When a hurricane turns a lake into a pool: ‘This is what happens when you build something’

A decade ago, Florida was still a sleepy and pristine paradise.

Its beaches, tropical vegetation, and crystal clear water made it an easy choice for the nation’s top surfers and vacationers.

But in the past decade, the state’s beaches have become a magnet for hurricanes and floods.

Lakeland, the third largest city in the state, was hit hard by Hurricane Irma, the worst storm to hit Florida since Tropical Storm Wilma in 2005.

Floodwaters reached the city’s Lakeland Beach, inundating the lakefront with up to 10 feet of water, causing the collapse of the surrounding houses.

In a matter of hours, residents were scrambling to evacuate.

Many were forced to build makeshift rafts and walk across the water, to save their homes.

Others, like Chris Houser, made their own rafts out of plastic sheeting and water bottles.

Houser had already been using a makeshift raft in Lakeland in anticipation of the storm.

But after a few days, he started to see the problem.

“We saw the lake was becoming very shallow, we were seeing more and more of the water coming down and the water was starting to come down the sides of the boat,” he told The Wall St. Journal.

“We were having to go out on the beach to get a bit of shade.”

Housers family and friends began to notice the boat’s lack of water when they began to see flooding along the lake.

While Housers and his friends did have a makeshift boat, it was too shallow for them to paddle on.

So they decided to make their own.

When he saw his friends, Housesters daughter, Emma, was worried about the safety of her brother, Chris, who was taking the water out of the rafts he had made.

But Housler reassured her that he had been practicing his rafts, and that they were in good shape.

“I told her, ‘You’re going to be okay,’ ” he recalled.

So when Hurricane Irma hit Lakeland, it knocked out the water supply to Lakeland and caused widespread flooding in the city.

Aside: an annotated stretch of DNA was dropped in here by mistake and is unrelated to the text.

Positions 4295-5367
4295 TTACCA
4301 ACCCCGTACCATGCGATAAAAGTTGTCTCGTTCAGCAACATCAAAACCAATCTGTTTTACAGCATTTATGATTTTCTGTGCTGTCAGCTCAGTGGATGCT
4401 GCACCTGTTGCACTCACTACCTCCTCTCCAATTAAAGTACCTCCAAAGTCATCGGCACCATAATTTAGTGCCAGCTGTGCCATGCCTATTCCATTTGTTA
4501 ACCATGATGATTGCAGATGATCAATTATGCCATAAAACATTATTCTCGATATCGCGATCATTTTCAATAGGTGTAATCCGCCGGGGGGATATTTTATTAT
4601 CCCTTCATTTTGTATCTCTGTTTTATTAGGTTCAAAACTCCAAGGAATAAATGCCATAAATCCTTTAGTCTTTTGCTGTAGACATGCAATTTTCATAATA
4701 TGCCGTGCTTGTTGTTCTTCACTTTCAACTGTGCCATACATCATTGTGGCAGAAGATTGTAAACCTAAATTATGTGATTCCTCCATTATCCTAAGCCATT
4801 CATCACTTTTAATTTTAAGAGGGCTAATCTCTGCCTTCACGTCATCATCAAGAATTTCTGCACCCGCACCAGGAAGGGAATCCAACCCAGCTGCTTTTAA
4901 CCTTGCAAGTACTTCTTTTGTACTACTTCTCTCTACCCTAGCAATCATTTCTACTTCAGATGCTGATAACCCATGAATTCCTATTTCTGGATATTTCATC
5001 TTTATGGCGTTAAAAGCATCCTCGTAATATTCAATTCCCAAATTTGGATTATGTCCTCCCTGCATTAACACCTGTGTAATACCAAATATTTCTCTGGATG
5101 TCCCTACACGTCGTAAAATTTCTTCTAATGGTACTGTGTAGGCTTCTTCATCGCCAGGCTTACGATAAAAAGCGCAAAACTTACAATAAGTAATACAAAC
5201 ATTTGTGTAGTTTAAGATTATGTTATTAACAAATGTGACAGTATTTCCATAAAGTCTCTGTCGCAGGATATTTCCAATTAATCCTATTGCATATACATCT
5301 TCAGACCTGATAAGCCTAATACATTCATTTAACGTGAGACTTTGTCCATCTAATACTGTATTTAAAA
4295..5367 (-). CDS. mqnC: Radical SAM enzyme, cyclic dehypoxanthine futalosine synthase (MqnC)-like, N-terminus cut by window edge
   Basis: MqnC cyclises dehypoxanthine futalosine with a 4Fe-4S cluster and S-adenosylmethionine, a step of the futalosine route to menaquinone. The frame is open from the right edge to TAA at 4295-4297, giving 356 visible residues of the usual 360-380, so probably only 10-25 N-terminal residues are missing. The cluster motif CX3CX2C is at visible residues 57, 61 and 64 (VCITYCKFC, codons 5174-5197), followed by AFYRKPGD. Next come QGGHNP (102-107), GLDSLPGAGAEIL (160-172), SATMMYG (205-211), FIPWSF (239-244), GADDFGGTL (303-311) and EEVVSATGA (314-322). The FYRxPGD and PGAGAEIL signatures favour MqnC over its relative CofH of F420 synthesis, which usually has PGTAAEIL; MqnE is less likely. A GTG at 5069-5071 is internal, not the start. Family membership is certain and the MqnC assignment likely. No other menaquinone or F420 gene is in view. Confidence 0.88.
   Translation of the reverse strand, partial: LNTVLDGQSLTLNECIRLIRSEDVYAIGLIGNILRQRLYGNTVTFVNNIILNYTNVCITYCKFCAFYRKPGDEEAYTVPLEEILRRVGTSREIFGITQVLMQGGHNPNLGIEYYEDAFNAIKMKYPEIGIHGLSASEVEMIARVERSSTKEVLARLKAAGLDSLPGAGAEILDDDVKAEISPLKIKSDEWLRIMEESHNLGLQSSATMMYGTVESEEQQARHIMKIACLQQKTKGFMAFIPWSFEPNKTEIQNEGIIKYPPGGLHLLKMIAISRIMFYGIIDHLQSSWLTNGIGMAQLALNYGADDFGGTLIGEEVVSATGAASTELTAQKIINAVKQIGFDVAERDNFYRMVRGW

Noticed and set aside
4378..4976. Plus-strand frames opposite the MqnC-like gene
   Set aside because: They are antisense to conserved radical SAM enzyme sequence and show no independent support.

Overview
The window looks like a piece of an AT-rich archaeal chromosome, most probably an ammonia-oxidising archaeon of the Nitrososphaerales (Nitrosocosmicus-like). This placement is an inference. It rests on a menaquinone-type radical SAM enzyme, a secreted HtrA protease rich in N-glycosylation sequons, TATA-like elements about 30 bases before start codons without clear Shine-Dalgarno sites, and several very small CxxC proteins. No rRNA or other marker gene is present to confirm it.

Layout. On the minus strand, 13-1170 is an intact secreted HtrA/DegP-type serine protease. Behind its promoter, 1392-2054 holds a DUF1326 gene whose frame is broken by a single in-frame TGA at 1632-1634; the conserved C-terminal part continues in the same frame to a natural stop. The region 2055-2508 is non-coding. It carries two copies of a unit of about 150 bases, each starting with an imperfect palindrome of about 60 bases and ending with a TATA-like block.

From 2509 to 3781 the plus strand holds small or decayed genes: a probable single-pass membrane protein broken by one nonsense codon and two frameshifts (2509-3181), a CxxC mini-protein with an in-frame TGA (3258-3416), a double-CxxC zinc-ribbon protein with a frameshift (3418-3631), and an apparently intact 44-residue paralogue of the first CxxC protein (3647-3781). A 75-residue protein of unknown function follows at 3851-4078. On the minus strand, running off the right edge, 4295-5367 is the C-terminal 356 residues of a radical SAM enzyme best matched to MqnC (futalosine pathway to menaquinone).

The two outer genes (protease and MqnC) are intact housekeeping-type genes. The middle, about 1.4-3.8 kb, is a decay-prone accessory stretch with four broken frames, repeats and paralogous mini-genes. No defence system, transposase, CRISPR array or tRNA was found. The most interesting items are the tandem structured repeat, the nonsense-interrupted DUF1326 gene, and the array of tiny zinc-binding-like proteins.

The storm hit at 11 p.m. on Saturday, September 25, 2017, and the first thing Housier noticed was the water level on the water’s edge.

“It was pretty high,” he said.

About five minutes later, the lake turned to a pool.

By the time he returned to his house, the water had started to drain away.

“I went back into my house, and all the lights were out,” he recalled, “and I thought, ‘Oh my God, we’re going down.'”

Housier, who lives in Lakeville, had been out on his own since the storm hit.

When he awoke, he found his family was in a pool of water in their backyard.

“That was the first time I actually went out on my own,” he recounted.

Houses father, Eric, had just finished his job and was waiting for the boat to be towed away.

“Then the boat was gone, and I was out in the open, I went down, and a friend said, ‘Chris, I think your brother is in the water,'” Housinger recalled.

“He said, “‘Yeah, but he’s not dead.’

“When Housie heard that, he was like, ‘I don’t think so, I hope he’s OK, but we’ve gotta go.'”

Houses were destroyed, vehicles overturned, and businesses and homes were inundated.

Housist, who owns a furniture store, lost all of his furniture and had to rebuild it from the ground up.

But he said he had a lot of time to salvage the things he could.

“All the little things that were left were salvageable,” he explained.

“The little things I had that were gone, I put them in my backyard, and it was the best I could do.”

In the end, the family made do with only their personal belongings, like clothes and a pair of boots.

“We did what we had to do, we couldn’t afford to get all of our stuff,” Houserman said.

“So I just made it up to the roof and tried to get out of there as quickly as possible.”

The storm was not the only thing to hit the state.

Hurricane Wilma, which devastated Puerto Rico in 2018, also hit Lakeville.

The storm knocked out all the water in the lake and caused massive flooding in nearby communities.

“It’s really sad,” Hulser said.

“‘Cause there’s a lot to be grateful for.”